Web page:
Forster's tern Sterna forsteri

Identification Tips:

Adult alternate:

Adult basic:



Similar species:

When identifying terns, it is safest to rely on a combination of field marks. In most plumages the Forster's Tern has two field marks that separate it from the similar Common, Arctic, and Roseate terns: a black eye patch and white primaries that contrast with the gray upperparts. In alternate plumage, Common and Arctic terns have gray not white underparts while the Roseate Tern often has a darker bill. Common and Arctic terns have dark outer edges of the tail and white inner edges; just the opposite of the Forster's. The undersurface of the primaries is a useful feature for separating the Forster's Tern from Arctic and Roseate terns. The Forster's Tern has a broad, blurry trailing edge to the primaries where it is thin and crisp in the Arctic and very restricted in the Roseate. On the upper surface of the primaries, the Common Tern has a dark wedge that is lacking in the Forster's Tern. The larger Sterna terns (Royal, Elegant, Caspian) have entirely orange or red bills, much larger bodies, broader wings, shorter tails and ragged crests at rear of head.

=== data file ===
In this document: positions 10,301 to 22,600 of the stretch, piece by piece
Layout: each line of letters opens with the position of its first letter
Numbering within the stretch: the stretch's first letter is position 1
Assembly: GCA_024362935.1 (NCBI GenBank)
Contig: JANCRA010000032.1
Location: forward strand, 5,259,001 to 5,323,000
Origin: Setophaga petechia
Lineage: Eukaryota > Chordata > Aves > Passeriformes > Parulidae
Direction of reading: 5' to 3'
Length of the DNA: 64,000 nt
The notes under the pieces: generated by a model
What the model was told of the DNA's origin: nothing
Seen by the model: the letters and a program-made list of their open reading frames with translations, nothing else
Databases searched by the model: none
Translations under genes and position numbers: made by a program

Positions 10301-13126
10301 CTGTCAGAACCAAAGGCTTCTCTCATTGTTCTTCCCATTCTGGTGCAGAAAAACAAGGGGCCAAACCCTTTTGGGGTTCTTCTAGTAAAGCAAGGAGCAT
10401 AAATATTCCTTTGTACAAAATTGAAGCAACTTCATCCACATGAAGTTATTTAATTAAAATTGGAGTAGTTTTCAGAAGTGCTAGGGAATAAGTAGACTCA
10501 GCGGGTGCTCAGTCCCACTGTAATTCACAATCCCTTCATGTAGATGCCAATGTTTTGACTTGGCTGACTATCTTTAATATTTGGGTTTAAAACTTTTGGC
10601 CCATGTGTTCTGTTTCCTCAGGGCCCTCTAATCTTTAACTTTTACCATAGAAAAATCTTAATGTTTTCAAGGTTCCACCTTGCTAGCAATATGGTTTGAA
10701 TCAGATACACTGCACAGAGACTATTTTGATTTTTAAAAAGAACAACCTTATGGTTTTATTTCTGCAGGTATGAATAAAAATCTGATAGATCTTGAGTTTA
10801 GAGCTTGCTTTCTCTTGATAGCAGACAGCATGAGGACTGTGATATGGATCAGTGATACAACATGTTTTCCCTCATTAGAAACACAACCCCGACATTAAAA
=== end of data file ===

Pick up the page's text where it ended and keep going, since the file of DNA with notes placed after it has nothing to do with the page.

Length and wingspan from: Robbins, C.S., Bruun, B., Zim, H.S., (1966). Birds of North America. New York: Western Publishing Company, Inc.